* What should that future look like?
Enlargement has ground to a halt in recent years, partly because voters in some member countries oppose the idea of Western Balkan countries joining the club and fear the free movement of their workers once they are in. If the bloc offered “membership minus” to some applicants — meaning they would not take part in certain policies, such as free movement — opposition to enlargement would diminish.
The same is true when it comes to the EU’s approach to its neighbors. Brussels has offered countries to the east and south too little incentive for entering its orbit. The EU should give selected neighbors that are unlikely to become full-fledged members the chance to take part in specific policies. Just as Turkey has a customs union with the bloc, Tunisia or Ukraine, say, could join parts of the single market or discussions on foreign policy.
To be sure, there are limits to how far the EU can take this scheme. The bloc couldn’t function smoothly if every member was not involved in the single market, competition policy and trade, environmental rules and foreign policy. But that still leaves room to accommodate different interests.
The eurozone, Schengen, policing and defense cooperation are all policy areas that currently allow members to opt out. That logic should be extended wherever possible, allowing members to opt out of the databases that facilitate cooperation on security, the harmonization of corporate taxation or new arrangements for the sharing of intelligence, for example.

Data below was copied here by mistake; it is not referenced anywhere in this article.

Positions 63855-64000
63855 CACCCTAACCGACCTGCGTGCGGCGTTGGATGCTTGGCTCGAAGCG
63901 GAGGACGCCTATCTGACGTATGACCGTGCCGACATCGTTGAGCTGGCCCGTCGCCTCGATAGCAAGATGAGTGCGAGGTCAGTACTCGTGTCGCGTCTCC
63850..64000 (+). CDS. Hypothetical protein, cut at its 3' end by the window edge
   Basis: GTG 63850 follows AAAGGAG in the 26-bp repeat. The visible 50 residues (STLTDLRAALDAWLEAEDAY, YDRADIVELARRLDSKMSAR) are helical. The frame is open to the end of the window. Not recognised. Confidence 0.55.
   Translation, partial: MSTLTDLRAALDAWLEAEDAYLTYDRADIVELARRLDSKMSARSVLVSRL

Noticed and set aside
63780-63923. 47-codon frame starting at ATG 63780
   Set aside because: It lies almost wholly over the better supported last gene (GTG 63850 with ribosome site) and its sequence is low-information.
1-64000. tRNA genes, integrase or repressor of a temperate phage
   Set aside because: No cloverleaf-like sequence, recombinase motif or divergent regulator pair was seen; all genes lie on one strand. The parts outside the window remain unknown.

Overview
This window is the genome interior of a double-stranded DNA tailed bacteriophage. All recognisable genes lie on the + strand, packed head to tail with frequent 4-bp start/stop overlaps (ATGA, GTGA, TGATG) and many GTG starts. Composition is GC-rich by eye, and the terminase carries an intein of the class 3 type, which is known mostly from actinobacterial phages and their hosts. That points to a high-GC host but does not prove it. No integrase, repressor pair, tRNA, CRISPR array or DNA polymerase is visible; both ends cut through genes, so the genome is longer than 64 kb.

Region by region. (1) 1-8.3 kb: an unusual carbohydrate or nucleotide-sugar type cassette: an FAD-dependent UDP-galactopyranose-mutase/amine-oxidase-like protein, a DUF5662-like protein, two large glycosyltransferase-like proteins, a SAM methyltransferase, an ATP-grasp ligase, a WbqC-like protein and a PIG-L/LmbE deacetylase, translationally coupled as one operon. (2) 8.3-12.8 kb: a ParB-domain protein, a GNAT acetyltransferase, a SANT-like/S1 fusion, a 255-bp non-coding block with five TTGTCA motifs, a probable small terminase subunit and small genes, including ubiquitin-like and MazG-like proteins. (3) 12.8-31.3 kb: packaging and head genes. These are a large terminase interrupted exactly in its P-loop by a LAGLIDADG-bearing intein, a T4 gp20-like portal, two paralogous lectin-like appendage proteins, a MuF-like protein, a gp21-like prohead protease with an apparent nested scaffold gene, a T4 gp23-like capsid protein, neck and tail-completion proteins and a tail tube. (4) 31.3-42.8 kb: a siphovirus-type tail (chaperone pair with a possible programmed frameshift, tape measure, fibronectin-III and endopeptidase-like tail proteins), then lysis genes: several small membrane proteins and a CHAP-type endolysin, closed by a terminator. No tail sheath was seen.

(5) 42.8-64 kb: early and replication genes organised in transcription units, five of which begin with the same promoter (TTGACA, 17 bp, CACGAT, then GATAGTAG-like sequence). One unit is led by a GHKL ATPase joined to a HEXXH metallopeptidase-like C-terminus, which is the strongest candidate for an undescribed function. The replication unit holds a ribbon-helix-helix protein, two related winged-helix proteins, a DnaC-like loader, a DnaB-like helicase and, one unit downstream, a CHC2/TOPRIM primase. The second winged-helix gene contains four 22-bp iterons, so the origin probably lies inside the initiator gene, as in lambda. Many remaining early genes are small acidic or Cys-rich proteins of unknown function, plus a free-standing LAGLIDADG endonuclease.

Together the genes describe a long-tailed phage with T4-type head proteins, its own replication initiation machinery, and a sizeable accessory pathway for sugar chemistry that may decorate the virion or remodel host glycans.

Moving toward more flexibility is a challenge to the EU’s legal order — which the bloc’s institutions in Brussels will, rightly, seek to protect like hawks. Many in the European capital will insist that if some non-members are allowed to take part in policies such as defense, trade or some aspects of the single market, they must accept the entirety of EU rules and the jurisdiction of its courts.
But flexibility would undeniably make the bloc more attractive to potential applicants. Britain, not insignificantly, would be more likely to rejoin the bloc one day, if it could move into an “outer circle” that did not involve the euro, Schengen and other policies. The same would apply to an independent Scotland or Catalonia, or to countries reticent about European integration, such as Switzerland and Norway.
The U.K. government is currently focused on exiting the club, and few European leaders are in a hurry to draw the British closer once they are out. But in the long term, when Britain has experienced the chill winds of solitude, and when the EU recognizes that keeping the Brits at arm’s length is not good for anybody, both may come to see the value in creating more flexible “membership” solutions.
Charles Grant is director of the Centre for European Reform.
* The publication is not an editorial. It reflects solely the point of view and argumentation of the author. The publication is presented in the presentation. Start in the previous issue. The original is available at : http://politico.eu
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